Sponsored Content: The Ins and Outs of NYC Architecture

August 7, 2015

New York City’s skyline is home to thousands of buildings — big and small, young and old. From glass and steel towers to intricate and embellished skyscrapers, craftsmanship and design are rooted in the rich authenticity and history of the city, setting it far apart from others across the nation. With the strong intensity and energy happening at street level, New Yorkers can oftentimes forget to look up and enjoy all that the concrete jungle has to offer overhead.

From the Bronx to Battery Park, here’s a reminder of the unique architecture there is to discover throughout the city, whether it be for the first or the hundredth time.

Gothic
Dating back hundreds of years, New York has become home to countless landmarks that stand tall and proud to this day. Among these iconic buildings are many Gothic Revival style churches. This aesthetic movement of the 1830s and 1840s is known to be picturesque and romantic, influenced by medieval design; it represents a departure from the classical forms of ancient Greece and Rome that has been so popular in the past.

Art Deco
Moving into the 20th century, numerous buildings were erected in New York that continue to  battle for top positions on everybody’s list of most famous and memorable NYC architecture. Art Deco, a consistently popular and prominent style among these favorites, is scattered throughout Manhattan, from the most iconic skyscrapers in the skyline to luxurious hotels, retail centers, music venues and more. This French-inspired architectural style tends to be embellished and ornate, featuring elegantly designed limestone and brick facades, giving the impression of  buildings gracefully retreating from the street and flowing up and up.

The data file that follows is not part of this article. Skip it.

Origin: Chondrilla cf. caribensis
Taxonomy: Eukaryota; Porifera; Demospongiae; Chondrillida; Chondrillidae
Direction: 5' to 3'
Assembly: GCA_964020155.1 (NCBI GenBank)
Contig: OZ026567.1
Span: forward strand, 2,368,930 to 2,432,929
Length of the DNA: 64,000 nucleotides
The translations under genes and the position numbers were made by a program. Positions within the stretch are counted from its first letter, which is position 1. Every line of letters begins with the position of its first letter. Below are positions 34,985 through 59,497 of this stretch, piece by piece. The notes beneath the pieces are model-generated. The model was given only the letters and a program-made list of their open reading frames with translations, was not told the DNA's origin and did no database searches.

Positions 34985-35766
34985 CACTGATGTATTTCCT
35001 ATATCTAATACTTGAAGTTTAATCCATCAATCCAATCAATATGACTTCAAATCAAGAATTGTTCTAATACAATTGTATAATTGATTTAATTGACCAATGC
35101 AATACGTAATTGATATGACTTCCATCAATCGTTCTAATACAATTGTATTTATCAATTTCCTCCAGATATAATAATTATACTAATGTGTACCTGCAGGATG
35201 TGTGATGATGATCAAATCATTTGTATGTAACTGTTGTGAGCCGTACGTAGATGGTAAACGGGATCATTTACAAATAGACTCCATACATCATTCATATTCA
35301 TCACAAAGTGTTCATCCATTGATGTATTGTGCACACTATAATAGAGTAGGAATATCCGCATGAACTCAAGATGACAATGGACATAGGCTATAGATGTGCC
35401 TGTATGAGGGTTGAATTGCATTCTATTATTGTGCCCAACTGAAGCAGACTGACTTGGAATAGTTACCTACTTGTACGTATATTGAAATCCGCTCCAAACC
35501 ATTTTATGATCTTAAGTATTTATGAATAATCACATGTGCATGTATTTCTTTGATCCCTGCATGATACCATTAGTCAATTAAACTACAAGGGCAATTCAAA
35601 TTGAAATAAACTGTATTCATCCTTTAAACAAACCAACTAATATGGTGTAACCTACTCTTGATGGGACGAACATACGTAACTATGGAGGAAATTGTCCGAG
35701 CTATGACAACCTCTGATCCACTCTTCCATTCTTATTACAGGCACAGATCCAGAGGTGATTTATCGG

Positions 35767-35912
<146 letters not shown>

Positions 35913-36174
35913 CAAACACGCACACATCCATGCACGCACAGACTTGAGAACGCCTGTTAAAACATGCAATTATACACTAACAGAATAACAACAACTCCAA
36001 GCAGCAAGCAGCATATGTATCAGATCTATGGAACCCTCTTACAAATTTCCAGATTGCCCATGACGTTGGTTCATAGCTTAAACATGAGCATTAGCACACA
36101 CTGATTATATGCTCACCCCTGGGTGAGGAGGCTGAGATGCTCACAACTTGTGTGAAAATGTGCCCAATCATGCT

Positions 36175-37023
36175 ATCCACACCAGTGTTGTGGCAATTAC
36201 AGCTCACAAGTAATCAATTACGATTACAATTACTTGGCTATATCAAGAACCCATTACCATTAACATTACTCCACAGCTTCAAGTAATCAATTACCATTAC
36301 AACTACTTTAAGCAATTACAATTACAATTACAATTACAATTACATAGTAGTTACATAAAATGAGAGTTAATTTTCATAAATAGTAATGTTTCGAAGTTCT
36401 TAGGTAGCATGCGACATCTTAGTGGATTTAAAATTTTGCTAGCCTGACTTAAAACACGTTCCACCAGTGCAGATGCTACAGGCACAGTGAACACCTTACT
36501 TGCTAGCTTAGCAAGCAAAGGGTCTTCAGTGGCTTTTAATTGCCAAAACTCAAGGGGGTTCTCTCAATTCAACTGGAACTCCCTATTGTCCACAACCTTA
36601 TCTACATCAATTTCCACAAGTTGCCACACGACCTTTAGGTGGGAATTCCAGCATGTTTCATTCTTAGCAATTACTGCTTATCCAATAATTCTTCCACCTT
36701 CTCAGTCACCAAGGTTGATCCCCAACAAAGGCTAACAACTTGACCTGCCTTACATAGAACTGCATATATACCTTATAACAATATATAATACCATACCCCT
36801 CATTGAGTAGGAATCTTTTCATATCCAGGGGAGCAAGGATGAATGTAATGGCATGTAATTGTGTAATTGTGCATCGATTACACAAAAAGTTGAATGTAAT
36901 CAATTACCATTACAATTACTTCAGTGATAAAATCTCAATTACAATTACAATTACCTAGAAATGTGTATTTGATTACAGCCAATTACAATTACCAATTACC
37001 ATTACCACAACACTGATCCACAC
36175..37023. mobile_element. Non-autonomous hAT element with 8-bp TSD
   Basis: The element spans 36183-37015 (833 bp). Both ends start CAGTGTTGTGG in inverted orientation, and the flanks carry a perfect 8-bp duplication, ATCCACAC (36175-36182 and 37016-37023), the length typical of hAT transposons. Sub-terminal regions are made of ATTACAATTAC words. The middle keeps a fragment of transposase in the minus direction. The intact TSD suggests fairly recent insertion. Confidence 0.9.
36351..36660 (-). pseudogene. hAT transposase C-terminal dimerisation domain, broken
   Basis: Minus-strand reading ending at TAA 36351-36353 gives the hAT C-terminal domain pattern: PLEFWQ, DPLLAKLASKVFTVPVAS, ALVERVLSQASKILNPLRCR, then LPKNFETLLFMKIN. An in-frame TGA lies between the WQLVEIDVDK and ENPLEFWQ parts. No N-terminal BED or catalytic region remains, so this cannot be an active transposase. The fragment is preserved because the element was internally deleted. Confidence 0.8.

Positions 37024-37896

Post-Modernism
Representative of today’s acceptance of eclectic style and openness to change, Post-Modernism blends the past with the present as a counter reaction to the universal modernism of the mid-20th century.  From classical architecture to playful designs, common features include pyramids, arches, attention-grabbing rooflines and shapes, and a unique combination of stone and glass building façades. Across the city, this style can’t be missed, whether you’re looking around the perimeter of popular spots such as Bryant Park or honoring the past near the Financial District’s waterfront.

Like a smart architect, Hyundai believes that no detail should go unnoticed. That’s why the Elantra features best-in-class leg and head room with 110.4 cubic feet of total interior volume, standard alloy wheels, Daytime Running Lights, remote keyless entry system with alarm, tinted glass, and solar glass with a windshield sunshade band. It doesn’t stop there; the Elantra is the only vehicle of its class with available heated rear seats in every model.

Similarly, the Sonata touts an impressive list of competitive claims and awards, including a 2014 Good Design™ Award. With more passenger volume, tighter turning radius, unsurpassed cargo volume, and total interior volume than any vehicle in its class, the Sonata features unparalleled interior and exterior excellency. The vehicle’s design includes six-way adjustable driver and passenger seats, including height adjustment, 60/40 split fold-down rear seatback, Fluidic Sculpture 2.0, chrome window beltline moldings, rear lip spoiler, and remote keyless entry system with alarm.

Visit Hyundai.com to learn more about the Elantra and the Sonata’s commitment to automotive craftsmanship and design.

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